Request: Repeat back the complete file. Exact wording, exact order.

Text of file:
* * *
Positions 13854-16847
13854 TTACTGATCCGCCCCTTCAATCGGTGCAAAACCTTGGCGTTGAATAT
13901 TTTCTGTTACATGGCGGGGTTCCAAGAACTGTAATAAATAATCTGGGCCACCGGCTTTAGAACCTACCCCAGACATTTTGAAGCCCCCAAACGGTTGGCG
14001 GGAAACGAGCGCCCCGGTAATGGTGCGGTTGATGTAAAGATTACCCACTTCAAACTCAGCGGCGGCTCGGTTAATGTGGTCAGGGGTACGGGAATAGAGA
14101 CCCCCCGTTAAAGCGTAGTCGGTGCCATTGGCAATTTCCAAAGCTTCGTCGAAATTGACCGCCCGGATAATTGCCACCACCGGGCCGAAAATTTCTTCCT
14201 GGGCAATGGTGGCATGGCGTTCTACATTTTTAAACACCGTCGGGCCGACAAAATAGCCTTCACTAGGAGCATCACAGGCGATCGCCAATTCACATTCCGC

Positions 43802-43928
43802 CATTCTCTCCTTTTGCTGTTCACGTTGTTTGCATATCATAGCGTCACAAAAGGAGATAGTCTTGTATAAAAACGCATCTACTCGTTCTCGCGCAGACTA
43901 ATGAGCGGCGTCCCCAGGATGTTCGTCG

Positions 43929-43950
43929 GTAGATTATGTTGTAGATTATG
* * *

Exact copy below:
Positions 13854-16847
13854 TTACTGATCCGCCCCTTCAATCGGTGCAAAACCTTGGCGTTGAATAT
13901 TTTCTGTTACATGGCGGGGTTCCAAGAACTGTAATAAATAATCTGGGCCACCGGCTTTAGAACCTACCCCAGACATTTTGAAGCCCCCAAACGGTTGGCG
14001 GGAAACGAGCGCCCCGGTAATGGTGCGGTTGATGTAAAGATTACCCACTTCAAACTCAGCGGCGGCTCGGTTAATGTGGTCAGGGGTACGGGAATAGAGA
14101 CCCCCCGTTAAAGCGTAGTCGGTGCCATTGGCAATTTCCAAAGCTTCGTCGAAATTGACCGCCCGGATAATTGCCACCACCGGGCCGAAAATTTCTTCCT
14201 GGGCAATGGTGGCATGGCGTTCTACATTTTTAAACACCGTCGGGCCGACAAAATAGCCTTCACTAGGAGCATCACAGGCGATCGCCAATTCACATTCCGC

Positions 43802-43928
43802 CATTCTCTCCTTTTGCTGTTCACGTTGTTTGCATATCATAGCGTCACAAAAGGAGATAGTCTTGTATAAAAACGCATCTACTCGTTCTCGCGCAGACTA
43901 ATGAGCGGCGTCCCCAGGATGTTCGTCG

Positions 43929-43950
43929 GTAGATTATGTTGTAGATTATG